Growing up on Liberty Avenue created great memories for me. Our house was full of life and love. My best memories include my father teaching me to cha-cha. At night when he came home from work, the music went on and the dancing began.
We only had one TV - like every other home at the time - and my father controlled the channel choice. Most times that choice had to do with some form of sports. We were the only house I knew of with four girls (no boys) that had a basketball hoop on the garage and sports equipment of various forms piled up on the back porch. His passion for sports was instilled in us all - well, in most of us.
Dad was our calm in any storm, always the voice of reason. Any time there was a problem, we always called him first. We knew he would ask if everyone was okay and that he would tell us that anything else could be fixed.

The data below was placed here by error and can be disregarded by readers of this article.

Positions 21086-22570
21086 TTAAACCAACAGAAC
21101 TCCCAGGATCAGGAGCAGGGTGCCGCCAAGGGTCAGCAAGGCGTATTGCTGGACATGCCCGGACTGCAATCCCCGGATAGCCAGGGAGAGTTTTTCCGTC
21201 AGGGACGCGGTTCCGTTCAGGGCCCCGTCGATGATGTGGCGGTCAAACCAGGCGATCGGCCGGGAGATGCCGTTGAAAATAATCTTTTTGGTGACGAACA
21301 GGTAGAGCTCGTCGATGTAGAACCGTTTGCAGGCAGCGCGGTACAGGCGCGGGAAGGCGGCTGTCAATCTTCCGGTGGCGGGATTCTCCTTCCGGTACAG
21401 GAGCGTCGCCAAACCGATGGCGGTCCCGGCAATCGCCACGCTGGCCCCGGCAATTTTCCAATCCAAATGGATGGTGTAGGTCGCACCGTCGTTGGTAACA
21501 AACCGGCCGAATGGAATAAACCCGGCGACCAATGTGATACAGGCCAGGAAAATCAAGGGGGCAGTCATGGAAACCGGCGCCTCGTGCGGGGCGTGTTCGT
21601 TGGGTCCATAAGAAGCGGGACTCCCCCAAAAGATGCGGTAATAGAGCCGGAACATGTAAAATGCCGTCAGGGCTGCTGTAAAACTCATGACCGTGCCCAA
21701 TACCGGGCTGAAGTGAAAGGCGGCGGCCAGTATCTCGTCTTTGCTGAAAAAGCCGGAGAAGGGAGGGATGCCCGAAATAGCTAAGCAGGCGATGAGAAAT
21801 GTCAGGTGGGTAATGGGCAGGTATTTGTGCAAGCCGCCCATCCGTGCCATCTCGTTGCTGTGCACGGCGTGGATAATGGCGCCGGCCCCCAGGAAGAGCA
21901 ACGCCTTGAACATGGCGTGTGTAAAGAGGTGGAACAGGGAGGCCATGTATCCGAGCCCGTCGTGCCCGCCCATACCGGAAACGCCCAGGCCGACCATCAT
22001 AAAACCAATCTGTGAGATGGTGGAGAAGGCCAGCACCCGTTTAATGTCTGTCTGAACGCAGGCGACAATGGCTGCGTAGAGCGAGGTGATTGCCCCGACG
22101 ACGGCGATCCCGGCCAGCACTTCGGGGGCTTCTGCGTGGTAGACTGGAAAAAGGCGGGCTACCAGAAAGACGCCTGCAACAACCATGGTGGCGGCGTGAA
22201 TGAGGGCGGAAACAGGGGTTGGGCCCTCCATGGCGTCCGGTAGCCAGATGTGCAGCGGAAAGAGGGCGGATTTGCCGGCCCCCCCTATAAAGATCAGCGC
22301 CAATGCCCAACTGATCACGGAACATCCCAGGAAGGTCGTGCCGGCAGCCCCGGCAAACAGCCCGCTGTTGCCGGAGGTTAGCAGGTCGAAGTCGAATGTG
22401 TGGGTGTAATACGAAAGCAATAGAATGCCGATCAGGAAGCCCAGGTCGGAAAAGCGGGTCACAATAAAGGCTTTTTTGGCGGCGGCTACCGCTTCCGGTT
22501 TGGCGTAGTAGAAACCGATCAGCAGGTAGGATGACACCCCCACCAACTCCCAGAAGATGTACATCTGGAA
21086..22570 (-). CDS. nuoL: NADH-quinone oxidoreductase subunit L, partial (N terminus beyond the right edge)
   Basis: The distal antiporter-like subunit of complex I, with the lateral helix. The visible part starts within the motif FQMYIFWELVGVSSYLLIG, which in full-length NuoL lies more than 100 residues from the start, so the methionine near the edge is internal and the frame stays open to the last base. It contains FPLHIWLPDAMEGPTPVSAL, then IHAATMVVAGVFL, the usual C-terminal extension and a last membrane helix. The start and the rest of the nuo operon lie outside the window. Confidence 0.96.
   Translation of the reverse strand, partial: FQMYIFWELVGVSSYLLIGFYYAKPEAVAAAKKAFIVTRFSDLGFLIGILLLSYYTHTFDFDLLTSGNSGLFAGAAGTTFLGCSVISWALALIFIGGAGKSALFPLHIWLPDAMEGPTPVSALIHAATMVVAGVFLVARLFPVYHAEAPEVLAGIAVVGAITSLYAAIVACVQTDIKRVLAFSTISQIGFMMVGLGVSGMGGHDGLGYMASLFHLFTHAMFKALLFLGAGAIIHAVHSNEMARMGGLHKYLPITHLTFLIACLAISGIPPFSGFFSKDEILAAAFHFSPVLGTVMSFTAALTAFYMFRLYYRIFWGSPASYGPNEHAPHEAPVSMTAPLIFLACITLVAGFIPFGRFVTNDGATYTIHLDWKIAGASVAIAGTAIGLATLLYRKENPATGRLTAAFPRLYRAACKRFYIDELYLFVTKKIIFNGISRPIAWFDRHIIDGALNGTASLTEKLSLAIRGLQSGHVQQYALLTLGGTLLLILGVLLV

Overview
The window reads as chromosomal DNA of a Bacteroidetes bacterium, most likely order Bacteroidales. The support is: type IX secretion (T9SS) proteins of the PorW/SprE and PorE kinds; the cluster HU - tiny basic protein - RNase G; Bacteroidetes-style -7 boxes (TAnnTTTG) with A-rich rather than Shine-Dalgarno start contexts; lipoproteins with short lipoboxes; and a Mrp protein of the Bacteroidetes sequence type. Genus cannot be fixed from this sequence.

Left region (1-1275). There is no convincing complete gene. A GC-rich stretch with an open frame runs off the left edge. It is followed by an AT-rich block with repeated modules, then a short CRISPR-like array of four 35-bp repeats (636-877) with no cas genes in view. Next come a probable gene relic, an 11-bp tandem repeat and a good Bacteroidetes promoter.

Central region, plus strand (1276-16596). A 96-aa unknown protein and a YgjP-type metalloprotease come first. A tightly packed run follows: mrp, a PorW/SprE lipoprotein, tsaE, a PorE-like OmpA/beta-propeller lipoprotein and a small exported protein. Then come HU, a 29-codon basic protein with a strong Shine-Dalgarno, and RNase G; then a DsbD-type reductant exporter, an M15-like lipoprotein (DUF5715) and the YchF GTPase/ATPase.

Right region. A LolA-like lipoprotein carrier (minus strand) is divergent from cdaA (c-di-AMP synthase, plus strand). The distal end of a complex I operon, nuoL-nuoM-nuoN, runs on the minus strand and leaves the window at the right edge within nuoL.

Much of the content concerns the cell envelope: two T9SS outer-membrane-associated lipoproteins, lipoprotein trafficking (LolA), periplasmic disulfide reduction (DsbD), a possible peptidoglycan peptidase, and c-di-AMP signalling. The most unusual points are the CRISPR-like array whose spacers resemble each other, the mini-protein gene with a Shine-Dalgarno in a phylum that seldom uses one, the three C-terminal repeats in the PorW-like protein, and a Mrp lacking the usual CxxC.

I remember the day that my father came home and announced that he had quit his job and was going to stay home and study for 6 months to become a stockbroker. I was in high school and I watched the process unfold. At that time he took his role modeling to the next level. My father taught me never to be afraid to make a change. To jump off the edge of the cliff. To take a chance. Those lessons impact me every day.
A short list of things he loved, in no particular order. Lobster, sports (any and all), chicken wings at a Chinese buffet, salami, chopped liver, Vanna White, long walks, fresh air, a steam and shower at the YMCA, golf, winning at poker, singing.
I bought my dad a karaoke machine for his 93rd birthday this year. He used it a lot and his favorite tune was "My Way." He would belt it out and I quote: And now the end is near, and so I face the final curtain. My friend I say it clear I'll state my case of which I'm certain. I've lived a life that's full, I've travelled each and every highway. And more, much more than this, I did it my way.
I may have lost the man but not the role model and strength of his influence. We will miss him and how he touched each of us in a different way that we will never forget.
For what is a man, what has he got? If not himself then he has naught. To say the things he truly feels and not the words of one who kneels. The record shows, he took the blows, and did it his way.